Assemblymember Frazier Introduces Legislation to Provide Safeguard for Veteran Students at For-Profit Colleges

Tuesday, March 4, 2014

Sacramento, CA – Assemblymember Jim Frazier (D - Oakley) has introduced legislation to help ensure veteran student success at for-profit colleges.

Assembly Bill 2099 will require for-profit colleges to meet a minimum graduation rate of 30 percent and default rate of less than 15.5 percent before they can admit veteran students who receive GI Bill financial aid. This bill establishes the same graduation rate and default rate that the Legislature recently enacted as a requirement for these for-profit colleges to receive Cal Grant dollars. 

“Every year the GI Bill helps thousands of veterans subsidize their college education and has been credited with the transformation of the middle class after World War II,” said Assemblymember Frazier. “While for-profit colleges can be a good choice for many nontraditional students, a number of companies have capitalized on the financial assistance that veterans receive.”

In 2012, a report released by the United State Senate Health, Education, Labor and Pensions (HELP) Committee examined the taxpayer investment of billions of dollars into companies that operate for-profit colleges. The report found that these institutions can play an essential role in providing access to higher education, but have failed to make the necessary investment in services to help students succeed in school, such as tutors, counselors, academic advisors, and job placement staff. The report also revealed that the observed for-profit colleges employed nearly three recruiters for each support service employee and in some cases spent less on instructional cost than they spent on marketing and recruiting or made in profit.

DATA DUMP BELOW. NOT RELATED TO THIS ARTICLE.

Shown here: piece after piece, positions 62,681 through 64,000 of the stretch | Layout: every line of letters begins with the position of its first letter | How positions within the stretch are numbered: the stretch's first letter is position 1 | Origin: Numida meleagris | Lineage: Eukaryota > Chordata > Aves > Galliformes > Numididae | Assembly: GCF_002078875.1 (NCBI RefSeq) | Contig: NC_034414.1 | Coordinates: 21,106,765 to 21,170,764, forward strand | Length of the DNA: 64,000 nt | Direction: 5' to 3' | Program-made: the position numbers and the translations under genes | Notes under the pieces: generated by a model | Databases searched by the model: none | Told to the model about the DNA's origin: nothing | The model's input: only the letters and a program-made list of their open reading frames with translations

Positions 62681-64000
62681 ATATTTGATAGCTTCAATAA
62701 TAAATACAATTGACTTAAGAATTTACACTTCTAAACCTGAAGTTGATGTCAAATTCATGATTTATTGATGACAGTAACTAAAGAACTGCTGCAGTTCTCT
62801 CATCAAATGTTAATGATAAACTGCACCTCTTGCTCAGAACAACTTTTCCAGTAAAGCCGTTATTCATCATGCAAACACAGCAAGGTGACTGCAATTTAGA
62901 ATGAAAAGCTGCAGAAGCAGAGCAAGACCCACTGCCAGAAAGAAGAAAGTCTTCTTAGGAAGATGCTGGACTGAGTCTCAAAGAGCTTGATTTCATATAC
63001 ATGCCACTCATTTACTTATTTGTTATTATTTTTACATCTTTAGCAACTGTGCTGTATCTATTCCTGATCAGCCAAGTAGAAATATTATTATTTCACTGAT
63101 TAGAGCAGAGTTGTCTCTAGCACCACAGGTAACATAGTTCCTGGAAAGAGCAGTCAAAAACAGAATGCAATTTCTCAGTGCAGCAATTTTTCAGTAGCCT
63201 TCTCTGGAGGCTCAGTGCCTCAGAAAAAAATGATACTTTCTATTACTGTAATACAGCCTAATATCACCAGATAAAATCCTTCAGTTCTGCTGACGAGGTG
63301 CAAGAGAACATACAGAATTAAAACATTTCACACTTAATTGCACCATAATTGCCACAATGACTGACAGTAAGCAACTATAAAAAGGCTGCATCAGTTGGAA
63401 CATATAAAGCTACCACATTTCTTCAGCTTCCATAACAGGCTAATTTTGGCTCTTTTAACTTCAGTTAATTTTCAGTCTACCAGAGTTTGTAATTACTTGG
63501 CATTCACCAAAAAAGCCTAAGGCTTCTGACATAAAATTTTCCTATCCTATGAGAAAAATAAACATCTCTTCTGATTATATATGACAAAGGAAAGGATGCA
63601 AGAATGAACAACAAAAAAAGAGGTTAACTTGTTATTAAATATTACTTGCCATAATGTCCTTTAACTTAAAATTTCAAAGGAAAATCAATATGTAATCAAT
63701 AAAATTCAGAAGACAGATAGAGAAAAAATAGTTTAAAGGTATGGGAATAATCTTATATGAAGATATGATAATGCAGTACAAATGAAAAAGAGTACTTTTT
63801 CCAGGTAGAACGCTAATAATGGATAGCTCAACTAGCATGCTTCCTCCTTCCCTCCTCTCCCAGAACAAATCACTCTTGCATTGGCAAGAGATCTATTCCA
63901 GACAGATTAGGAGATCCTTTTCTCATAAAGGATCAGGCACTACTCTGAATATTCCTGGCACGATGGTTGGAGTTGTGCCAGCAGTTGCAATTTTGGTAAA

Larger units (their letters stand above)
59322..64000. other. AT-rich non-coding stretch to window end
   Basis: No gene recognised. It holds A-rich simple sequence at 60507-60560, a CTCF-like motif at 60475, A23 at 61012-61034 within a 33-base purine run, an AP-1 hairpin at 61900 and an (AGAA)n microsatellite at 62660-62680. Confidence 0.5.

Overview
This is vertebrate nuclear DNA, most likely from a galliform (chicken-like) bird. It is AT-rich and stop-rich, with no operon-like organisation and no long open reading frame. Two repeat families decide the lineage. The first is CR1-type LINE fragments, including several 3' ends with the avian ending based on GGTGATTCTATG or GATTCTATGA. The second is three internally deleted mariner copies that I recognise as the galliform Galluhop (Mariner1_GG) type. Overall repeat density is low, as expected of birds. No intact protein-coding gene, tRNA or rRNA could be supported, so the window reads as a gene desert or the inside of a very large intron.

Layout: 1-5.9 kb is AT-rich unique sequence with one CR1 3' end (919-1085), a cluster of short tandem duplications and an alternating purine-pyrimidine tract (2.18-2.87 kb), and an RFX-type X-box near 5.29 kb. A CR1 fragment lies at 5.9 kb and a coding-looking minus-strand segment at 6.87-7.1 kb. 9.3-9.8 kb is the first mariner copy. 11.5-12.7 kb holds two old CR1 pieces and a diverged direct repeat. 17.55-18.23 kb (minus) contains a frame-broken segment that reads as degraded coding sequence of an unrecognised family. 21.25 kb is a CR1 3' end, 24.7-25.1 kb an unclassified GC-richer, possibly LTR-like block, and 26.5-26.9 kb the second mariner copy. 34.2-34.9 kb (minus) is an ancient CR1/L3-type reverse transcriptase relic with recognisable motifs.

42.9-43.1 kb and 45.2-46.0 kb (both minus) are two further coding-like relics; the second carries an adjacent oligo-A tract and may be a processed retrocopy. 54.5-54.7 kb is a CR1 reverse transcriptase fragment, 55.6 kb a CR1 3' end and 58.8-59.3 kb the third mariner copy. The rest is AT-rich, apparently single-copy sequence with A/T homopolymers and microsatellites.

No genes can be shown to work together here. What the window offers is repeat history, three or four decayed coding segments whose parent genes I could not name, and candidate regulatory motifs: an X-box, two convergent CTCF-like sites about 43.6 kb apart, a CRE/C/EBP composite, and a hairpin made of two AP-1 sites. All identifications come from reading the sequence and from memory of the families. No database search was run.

Most for-profit colleges set tuition above available financial aid and generally cost significantly more than comparable community colleges and state universities causing nearly 96 percent of students starting at a for-profit college to take on student loans. From the companies examined, 54 percent of students from 2008 to 2010 left the school, often times with high debt and without a certificate or a degree.

“Many veteran students have left these colleges with outrageous debt and few marketable skills to obtain a job that pays a living wage. We have the opportunity to set reasonable standards that will produce a well-educated and well trained veteran workforce,” said Assemblymember Frazier. “Our veterans deserve to be treated with respect and provided a high quality education from the college they attend.”

To contact Assemblymember Jim Frazier please visit his website at or call his District Offices at 707-399-3011 or 925-778-5790.

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